5. #5
    It's a lot more to do with bullying by others than the social skills of your son.

    I'd recommend you make an appointment to speak to the head of the school and relay the facts about the ringleader and others. The issue is not about self-defence but about the bullying: he shouldn't have to be fighting back against one or more fellow pupils, they shouldn't be attacking him.

    R
    Ignorance breeds Fear. Fear breeds Hatred. Hatred breeds Ignorance. Break the chain.

  6. #6
    Team sports are the way to go. Find something he's good at - confidence boost, social interaction, external group of friends all in one.

  7. #7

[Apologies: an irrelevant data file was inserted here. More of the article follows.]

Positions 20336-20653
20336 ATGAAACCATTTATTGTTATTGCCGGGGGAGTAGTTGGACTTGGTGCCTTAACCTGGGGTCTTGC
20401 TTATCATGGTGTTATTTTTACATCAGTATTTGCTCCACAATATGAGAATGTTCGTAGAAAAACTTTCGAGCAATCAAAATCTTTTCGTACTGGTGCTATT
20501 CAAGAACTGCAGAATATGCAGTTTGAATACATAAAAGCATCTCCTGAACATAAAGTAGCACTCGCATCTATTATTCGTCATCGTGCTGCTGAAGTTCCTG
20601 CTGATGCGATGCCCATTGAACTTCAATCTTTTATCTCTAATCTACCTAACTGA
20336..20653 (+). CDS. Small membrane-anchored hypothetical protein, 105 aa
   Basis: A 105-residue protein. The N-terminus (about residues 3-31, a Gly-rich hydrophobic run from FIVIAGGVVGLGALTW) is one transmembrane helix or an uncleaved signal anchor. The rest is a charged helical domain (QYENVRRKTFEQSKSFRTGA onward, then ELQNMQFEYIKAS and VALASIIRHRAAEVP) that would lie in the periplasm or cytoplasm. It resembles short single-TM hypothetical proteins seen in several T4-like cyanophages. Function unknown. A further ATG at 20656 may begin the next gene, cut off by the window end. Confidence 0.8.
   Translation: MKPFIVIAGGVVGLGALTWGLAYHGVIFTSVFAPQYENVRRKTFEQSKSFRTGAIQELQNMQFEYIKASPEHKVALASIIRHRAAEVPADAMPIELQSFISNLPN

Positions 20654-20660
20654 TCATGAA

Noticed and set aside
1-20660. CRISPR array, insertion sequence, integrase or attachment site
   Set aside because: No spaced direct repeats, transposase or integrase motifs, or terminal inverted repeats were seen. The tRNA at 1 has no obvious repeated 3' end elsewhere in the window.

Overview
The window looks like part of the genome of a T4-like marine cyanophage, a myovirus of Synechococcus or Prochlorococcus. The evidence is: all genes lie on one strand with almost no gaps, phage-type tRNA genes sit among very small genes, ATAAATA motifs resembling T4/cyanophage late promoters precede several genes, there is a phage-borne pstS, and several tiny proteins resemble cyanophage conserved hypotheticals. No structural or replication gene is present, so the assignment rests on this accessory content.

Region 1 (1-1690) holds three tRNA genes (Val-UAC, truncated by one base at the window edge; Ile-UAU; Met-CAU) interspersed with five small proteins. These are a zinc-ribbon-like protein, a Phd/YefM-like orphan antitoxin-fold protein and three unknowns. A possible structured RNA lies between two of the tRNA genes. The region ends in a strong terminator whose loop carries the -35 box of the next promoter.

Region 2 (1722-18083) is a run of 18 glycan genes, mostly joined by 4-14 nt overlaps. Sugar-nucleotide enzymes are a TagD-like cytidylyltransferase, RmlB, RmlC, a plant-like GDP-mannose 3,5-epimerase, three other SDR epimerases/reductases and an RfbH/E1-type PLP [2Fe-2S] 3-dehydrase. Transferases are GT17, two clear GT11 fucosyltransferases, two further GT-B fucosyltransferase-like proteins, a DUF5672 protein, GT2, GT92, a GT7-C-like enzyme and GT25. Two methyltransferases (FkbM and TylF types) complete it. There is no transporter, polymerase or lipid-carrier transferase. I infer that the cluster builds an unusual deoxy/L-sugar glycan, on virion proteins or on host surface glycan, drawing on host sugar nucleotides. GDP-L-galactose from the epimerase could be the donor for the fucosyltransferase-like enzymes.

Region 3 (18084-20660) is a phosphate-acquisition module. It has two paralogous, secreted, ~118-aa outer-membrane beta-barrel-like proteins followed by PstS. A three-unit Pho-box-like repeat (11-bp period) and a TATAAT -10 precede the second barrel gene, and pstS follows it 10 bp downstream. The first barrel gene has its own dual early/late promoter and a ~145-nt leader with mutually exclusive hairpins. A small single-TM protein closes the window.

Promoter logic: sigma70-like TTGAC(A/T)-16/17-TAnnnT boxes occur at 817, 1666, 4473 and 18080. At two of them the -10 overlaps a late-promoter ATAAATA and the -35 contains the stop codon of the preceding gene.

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    Quote Originally Posted by Tahiti View Post
    This is a genuine question.

    I think I give my son the support and nurturing that he needs, but in recent weeks, as a 6 year old, heís been getting picked on at school - mentally more than physically (although he has come back with a few proper bruises).

    Heís more into playing with the girls and doesnít like football etc so he doesnít naturally fit in with the boys but his teacher has told my wife today that he probably needs to work on his social skills.

    It is evident that he stands up for himself but it appears that one kid in his class is ringleader with another six or so kids getting involved as and when. Frankly, the sort of thing Iíd expect to see in secondary school.